Growing Up - Modern issue "Please Read"

Submitted to Growing Up
Uploaded 1 Feb 2011 — 7 favorites
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© Andrew McNulty
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Photo license: © All rights reserved

I wanted this photo to serve as an experiment, questioning what stereotype if any surrounded the ‘skinhead.’ Within days I received comments of ‘racist’ and ‘Nazi’ signifying prejudice against a shaven head, when in modern day society diversity is usually praised and encouraged. The origin of the term ‘skinhead’ is not rooted in racism, the term being corrupted in the 1970’s by the neo-nazi movement. The term actually stems from the Jamaican skinheads such as Bunny Wailer, who populated Reggae in the1960’s, some decade previous. By 1968/69, the ‘skinhead’ wasn’t just a hairstyle but a way of life. To these working class people, cleanliness, stylish clothes and good music were dominant. The increasing popularity of Ska music, a branch of reggae bred the skinhead in their straight jeans, large boots, white shirts, braces and nylon or leather jackets and were regularly seen at Judge Dread gigs. Doc Marten, Ben Sherman, and Vespa scooters were typical designers of the ‘skinhead’ movement, which dwindled in the mid 70’s. This is around the time the neo-nazi movement became prominent, as the ‘mod generation’ became divided and those racist, political hating, violent youths were the new face, the new stereotype. They popularised themselves throughout the 80’s and 90’s with bands such as ‘Skrewdriver’ and were akin to increased violence on Adolf Hitler’s birthday. The number of ‘skinheads’ in Britain today is in decline, as in essence the skinhead is a youth organisation for the youth. Thus upon reaching full maturity, starting a family and encompassing different values the need to be in such a group no longer exists and without the experience and knowledge of older members their ‘skinhead’ values are degenerate. This is why I felt my experiment was necessary. Would the youth of day, born after the domination of the neo-nazi still be aware of their values and the attributes, which contribute to their stereotype? The answer lies within you the spectator. Consider what you first felt upon viewing this photo. Did it bring back fond memories of dancing to reggae, Bob Marley and the ‘Chelsea haircut’ or did it make you envisage violent racists? Movements begin, grow and they pass. The real reason the ‘Mods’ shaved their head was to avoid lice, for hygiene. Surely the time close cut hair symbolising a racist has passed.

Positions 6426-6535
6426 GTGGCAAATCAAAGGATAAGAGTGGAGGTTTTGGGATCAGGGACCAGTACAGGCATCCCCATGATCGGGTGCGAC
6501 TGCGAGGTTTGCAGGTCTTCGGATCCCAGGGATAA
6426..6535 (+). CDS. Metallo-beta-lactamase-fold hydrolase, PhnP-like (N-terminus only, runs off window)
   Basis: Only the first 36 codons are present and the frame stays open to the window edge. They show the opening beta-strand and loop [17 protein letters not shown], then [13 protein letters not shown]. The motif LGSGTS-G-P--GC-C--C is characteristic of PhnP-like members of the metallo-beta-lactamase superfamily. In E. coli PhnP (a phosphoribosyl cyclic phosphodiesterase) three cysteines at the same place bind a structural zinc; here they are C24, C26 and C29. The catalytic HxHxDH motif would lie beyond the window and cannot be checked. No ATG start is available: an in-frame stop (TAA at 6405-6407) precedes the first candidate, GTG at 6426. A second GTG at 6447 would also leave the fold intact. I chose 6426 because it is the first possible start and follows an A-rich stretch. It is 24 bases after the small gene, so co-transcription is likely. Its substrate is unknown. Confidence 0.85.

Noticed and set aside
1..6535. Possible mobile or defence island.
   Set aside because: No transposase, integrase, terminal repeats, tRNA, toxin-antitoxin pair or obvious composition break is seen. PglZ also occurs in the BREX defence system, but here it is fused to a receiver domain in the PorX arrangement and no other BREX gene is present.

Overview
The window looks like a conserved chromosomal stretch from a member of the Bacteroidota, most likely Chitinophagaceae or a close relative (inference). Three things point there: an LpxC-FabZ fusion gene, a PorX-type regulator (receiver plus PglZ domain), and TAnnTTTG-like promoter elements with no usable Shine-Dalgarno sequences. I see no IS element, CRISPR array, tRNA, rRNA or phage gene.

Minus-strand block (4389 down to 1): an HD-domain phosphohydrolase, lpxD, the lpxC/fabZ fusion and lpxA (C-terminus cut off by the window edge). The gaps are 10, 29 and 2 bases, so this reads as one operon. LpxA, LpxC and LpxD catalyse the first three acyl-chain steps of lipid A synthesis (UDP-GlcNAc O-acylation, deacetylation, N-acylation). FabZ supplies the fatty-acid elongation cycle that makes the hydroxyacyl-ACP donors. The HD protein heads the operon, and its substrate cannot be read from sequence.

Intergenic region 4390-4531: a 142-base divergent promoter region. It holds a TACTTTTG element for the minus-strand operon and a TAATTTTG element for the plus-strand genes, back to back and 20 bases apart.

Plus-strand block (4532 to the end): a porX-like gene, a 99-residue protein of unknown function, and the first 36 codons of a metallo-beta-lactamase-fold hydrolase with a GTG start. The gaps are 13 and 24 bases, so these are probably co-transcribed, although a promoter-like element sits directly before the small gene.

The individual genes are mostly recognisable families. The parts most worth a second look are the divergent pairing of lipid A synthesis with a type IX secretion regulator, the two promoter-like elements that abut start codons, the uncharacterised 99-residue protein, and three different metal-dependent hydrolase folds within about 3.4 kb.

Andrew McNulty.

5 responses

  • Pedro Teixeira

    Pedro Teixeira said (3 Feb 2011):

    Finally someone tells the true origin of the skins
    Good job and a great image!

  • Megan Green

    Megan Green said (3 Mar 2011):

    Excellent! I was a teenager in the 80's, so I experienced the duality of the skinhead movement. In my experience, most neo-Nazi skins will have some sort of symbol on their jacket or a tattoo identifying them as such. I don't agree with that and stay away. I live next door to a skinhead, and he's good people. Most of the skins I know, in fact, are not white.

  • Robin Perkins

    Robin Perkins said (4 Mar 2011):

    The first look I had at your photo all I thought was "Change" and "Growing", and that it was a great entry to JPG's theme. To me a new hair style is almost like a soul cleaning, a change... a "growing" of a new time or phase in your life. My 17 yrs old, daughter, just shaved her head ( lol & ahhh from mom) , but with no meaning other than a change after breaking up w/her 1st love. My husband shaves so he doesn't have to mess w/his hair. After reading the description I wondered what it said before, and where they attacking you. If they looked at your other work I think they should have seen the Art to it. Your description also taught me something new. Thank you. I love your art.

  • Irvin Kelly

    Irvin Kelly (Deleted) gave props (12 Mar 2011):

    Amazing black and white. Get this framed asap.

  • chris mahlberg

    chris mahlberg gave props (23 Mar 2011):

    I love this picture! I believe they were labled rude boys on the other side of the pond; that is followers of ska, rastafari, etc.

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